If you designate more than one person to inherit your home, each individual will inherit an undivided interest in it. Therefore, they must decide what to do with the house -- keep it or sell it. And it's possible that they may not see eye to eye. For example, let's assume you left your home to your daughter and son, and that your daughter wants to hold on to it for sentimental reasons, perhaps, but your son has a lot of debt and wants to sell the house so he can use his share of the sale proceeds to pay off his creditors. Unless they can reach an amicable agreement about what to do, inheriting your home could create a rift between them, especially if your son decides to go to court in an effort to force a sale.
2. Set up a living trust
A living trust is a type of trust that you create while you are still alive. You also transfer to the trust the assets that you want controlled by the trust; this is called "funding the trust."
While you are alive, you can manage and benefit from those assets, just like you do now; but when you die, the assets get transferred to the beneficiaries you designated in your trust document.
Using a living trust rather than a will to transfer your home upon your death offers a number of advantages. One of them is that the home will pass to your designated beneficiary without having to go through probate, thus avoiding the delays and expenses associated with that process. As a result, your home can get transferred to that individual much more quickly. It's important to note, however, that any outstanding debts you may owe must still be paid before the transfer can happen.
A note of caution: If you set up a living trust, but do not transfer your house to it before you die, then the house will have to go through the probate before it can be transferred.
If you name more than one beneficiary for your home in your living trust document, you can avoid the potential for conflict among them about what to do with the house by stating in the document that the trustee of your trust -- a person or institution named to oversee the distribution of your assets and the payment of your debts after your death -- can decide who will get the house and who will receive other assets of equal value in your estate.
3. Include the right words in the deed to your home
Those words can be either "Transfer on Death" or "Joint Tenant with Right of Survivorship." ("Tenants by the Entireties" is another option between spouses in some states.) Either option lets you give your home to your loved one(s) at your death without the delays associated with probate or the cost of setting up a trust.
If you don't have a spouse, it's usually best to include the words "Transfer on Death" in the deed to your home, assuming a Transfer on Death deed is legal in your state. (Currently, about half of the states plus the District of Columbia recognize this kind of deed, but other states are considering it.) With a TOD, you own your home 100% while you are alive, and you're free to do whatever you want with it -- borrow against it or get a reverse mortgage, for example. When you die, the home automatically and immediately transfers to the person(s) you named as beneficiary in the deed.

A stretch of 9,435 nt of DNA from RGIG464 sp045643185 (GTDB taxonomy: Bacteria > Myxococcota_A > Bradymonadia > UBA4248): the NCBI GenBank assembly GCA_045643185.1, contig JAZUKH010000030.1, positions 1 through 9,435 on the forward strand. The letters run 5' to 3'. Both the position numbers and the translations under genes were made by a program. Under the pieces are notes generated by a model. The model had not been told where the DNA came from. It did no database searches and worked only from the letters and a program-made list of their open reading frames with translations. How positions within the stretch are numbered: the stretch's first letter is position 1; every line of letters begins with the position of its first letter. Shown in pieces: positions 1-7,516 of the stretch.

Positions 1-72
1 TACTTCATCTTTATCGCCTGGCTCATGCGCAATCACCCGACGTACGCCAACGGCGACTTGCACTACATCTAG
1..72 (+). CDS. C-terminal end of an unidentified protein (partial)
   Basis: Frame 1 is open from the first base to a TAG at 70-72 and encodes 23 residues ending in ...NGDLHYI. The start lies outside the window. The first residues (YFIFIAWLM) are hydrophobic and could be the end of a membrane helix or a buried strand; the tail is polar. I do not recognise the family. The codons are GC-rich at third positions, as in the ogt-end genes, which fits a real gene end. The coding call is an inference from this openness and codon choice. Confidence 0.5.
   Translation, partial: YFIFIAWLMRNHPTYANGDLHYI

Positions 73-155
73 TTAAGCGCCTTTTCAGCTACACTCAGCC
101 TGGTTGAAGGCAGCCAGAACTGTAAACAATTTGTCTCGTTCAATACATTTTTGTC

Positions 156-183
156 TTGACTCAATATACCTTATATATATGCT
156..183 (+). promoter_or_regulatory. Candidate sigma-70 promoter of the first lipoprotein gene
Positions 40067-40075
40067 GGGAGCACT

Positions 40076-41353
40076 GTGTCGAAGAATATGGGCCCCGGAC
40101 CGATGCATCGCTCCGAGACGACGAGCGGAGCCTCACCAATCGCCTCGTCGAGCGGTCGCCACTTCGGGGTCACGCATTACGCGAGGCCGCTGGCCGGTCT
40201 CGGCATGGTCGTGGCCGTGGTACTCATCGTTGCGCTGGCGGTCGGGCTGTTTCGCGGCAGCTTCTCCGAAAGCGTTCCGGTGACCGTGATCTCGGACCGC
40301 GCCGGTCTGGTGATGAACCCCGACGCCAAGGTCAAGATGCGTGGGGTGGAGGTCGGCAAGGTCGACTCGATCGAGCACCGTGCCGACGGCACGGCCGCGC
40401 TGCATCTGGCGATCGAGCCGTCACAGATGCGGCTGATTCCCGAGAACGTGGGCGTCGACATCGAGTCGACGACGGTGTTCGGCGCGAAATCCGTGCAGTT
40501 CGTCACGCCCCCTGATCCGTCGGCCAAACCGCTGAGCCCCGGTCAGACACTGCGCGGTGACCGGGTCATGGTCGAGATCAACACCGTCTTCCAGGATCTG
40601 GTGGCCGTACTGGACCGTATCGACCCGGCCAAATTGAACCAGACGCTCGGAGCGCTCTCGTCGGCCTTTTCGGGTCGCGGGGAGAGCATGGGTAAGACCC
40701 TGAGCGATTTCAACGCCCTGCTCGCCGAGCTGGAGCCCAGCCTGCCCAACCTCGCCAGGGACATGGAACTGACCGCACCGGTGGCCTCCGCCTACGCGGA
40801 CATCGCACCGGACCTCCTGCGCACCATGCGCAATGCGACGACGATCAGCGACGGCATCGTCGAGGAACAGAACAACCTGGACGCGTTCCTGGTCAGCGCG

If you include the words "Joint Tenant with Right of Survivorship" in your deed, you and whoever else is on the deed are co-owners of your home. When you die, assuming you die first, the house automatically transfers to your co-owner(s).
One of the drawbacks to this form of ownership is that you won't have full control over your home. For example, if you want to borrow against the house or refinance it, your co-owner might object and might even take you to court to stop you from doing what you want. Another drawback is that your home is subject to the debts of your co-owner. This means, for example, that if your co-owner is sued by a creditor for a past-due debt, the creditor might get the right to put a lien on the house.
Finally, Medicaid eligibility is something else you should take into account if you think you may need to apply for this federal government program at some point. If you do, including your home in your will rather than transferring it to a living trust is best. Again, consult with an estate planning attorney if Medicaid eligibility is a concern for you.
Making that decision yourself could be problematic, so it bears repeating: A qualified attorney can help you determine the best way to ensure that your home will go to your intended heir(s) when you die.

Wednesday, August 26, 2015

Tax and spin: Most families in Wisconsin, it turns out, would save on taxes by moving to Minnesota


On Tuesday, Scott Walker will bring his presidential campaign to Minnesota, where he’ll give a speech on the Affordable Care Act and attend a fundraiser. At those events, Walker will no doubt boast about his conservative record as governor of Wisconsin: an ambitious if sometimes polarizing set of public policies that have reduced government spending, curtailed collective bargaining rights and — as he is sure to remind people — reduced the state’s taxes by more than $2 billion.

Just as predictably, Walker is likely to be asked more than a few questions about the state where he’ll be holding forth, a place where his counterpart, Democratic Gov. Mark Dayton, has pursued the sort of agenda that might cause Walker to break out in hives: expanding union membership, increasing school funding and  — most notably — implementing a tax hike on the wealthiest Minnesotans.

Comparing the two states under the two men over the last few years has become something of a national sport, after all, a favorite pastime among journalists, academics and politicians alike. Even President Barack Obama has gotten in on the act. Before an audience in La Crosse last month, he paraphrased the local paper by saying that Minnesota was “winning this border battle” when it came to the states’ respective economic fortunes.